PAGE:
He puts things succinctly - “Stoneyford is the gate way to mid-Kilkenny with Jerpoint Abbey, Jerpoint park, Stoneyford, Knocktopher Abbey, Kilree round tower and right next to the village, Mount Juliet.

“And unlike other places in rural Kilkrnny, the motorway has been a huge benefit to the village,” he said. Donie explained that the Danesfort exit brings people straight into Stoneyford on their way through Stoneyford to Mount Juliet or to any of the historic sites.

“Before the motorway, they used to exit the old N9 at Paulstown and bypassed us but now we have them and all we need now is a service station to cater for their petrol needs and we will be in a better place.”

He is full of wonderful ideas and many are going to come to fruition.

Stoneyford oozes appeal and Jennifer Bay runs the welcoming Jen's cafe in the centre of the village where everything is made fresh and where she has developed a thriving business.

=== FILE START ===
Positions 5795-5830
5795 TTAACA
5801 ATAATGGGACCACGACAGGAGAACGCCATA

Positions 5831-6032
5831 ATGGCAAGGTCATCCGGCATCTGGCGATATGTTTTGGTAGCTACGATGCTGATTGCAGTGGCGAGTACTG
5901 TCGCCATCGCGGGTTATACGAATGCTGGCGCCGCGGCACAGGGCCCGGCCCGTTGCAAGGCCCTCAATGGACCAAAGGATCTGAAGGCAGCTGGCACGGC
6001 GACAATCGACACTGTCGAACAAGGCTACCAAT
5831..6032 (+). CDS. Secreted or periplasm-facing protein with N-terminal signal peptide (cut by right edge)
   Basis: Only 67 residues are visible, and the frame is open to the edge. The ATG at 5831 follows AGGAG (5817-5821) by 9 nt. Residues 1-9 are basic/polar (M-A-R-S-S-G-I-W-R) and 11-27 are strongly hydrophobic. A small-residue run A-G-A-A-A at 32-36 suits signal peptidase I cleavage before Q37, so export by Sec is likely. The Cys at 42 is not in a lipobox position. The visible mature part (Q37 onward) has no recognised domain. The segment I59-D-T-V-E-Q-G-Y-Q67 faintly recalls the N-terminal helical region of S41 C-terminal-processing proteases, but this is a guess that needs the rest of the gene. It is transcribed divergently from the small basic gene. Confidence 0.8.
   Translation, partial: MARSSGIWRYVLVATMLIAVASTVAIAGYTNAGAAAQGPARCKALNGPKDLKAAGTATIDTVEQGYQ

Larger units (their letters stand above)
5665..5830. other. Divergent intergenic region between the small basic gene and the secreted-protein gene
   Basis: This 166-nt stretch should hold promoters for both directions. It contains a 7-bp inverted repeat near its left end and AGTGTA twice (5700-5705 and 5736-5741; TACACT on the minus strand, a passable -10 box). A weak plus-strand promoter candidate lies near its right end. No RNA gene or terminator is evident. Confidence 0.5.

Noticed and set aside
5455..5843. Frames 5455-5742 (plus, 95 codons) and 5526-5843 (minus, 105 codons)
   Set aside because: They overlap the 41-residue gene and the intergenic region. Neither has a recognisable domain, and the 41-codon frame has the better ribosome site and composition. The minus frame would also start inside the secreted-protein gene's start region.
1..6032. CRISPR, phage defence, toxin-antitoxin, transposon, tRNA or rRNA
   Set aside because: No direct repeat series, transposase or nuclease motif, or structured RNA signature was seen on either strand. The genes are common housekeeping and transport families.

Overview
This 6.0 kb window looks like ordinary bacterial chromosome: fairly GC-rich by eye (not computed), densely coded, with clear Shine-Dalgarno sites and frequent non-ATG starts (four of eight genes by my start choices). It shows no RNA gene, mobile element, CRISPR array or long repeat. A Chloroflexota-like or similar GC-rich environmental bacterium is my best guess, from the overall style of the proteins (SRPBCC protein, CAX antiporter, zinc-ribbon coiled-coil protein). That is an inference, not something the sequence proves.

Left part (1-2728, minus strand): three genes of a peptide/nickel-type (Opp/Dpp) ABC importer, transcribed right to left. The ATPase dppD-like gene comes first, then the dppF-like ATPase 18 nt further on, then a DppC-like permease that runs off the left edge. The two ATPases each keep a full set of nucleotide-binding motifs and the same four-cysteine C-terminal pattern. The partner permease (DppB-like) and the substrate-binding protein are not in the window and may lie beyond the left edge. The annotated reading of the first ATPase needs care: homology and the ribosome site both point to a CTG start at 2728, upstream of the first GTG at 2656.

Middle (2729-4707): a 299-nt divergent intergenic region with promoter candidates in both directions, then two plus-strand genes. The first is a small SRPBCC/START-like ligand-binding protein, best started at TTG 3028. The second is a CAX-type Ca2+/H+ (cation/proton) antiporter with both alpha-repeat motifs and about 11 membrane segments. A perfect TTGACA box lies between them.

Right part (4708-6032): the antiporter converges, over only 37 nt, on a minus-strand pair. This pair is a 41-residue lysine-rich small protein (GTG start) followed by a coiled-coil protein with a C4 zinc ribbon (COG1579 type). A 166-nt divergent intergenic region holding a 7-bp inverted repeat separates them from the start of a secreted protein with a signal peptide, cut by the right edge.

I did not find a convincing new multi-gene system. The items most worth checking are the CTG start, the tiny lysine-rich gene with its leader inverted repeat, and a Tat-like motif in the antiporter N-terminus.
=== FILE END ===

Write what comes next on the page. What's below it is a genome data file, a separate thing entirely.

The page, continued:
And as I sat in Jen's with Donie Butler and Fred Malzard of Malzard's pub, the women who had been doing the exercise class in the community centre, came in for a coffee.

Fred and Donie agree the that new multi faceted community centre has made the difference.

With walking track and bordered by a lovely stream, it is an excellent location and the only problem now is welcome one, finding room for the cars of all the people using it.

There are no problems here with broadband and all round Stoneyford there are interesting and employment giving enterprises like The Kings River Community Project, the award winning, Lawcus Farm B&B, Sheridan's wonderful pub closeby in Ennisnag, stud farms and a number of successful small industries and businesses.

Malzard's pub

Fred Malzard is the fifth generation of his family to run Malzard's pub in the centre of the village.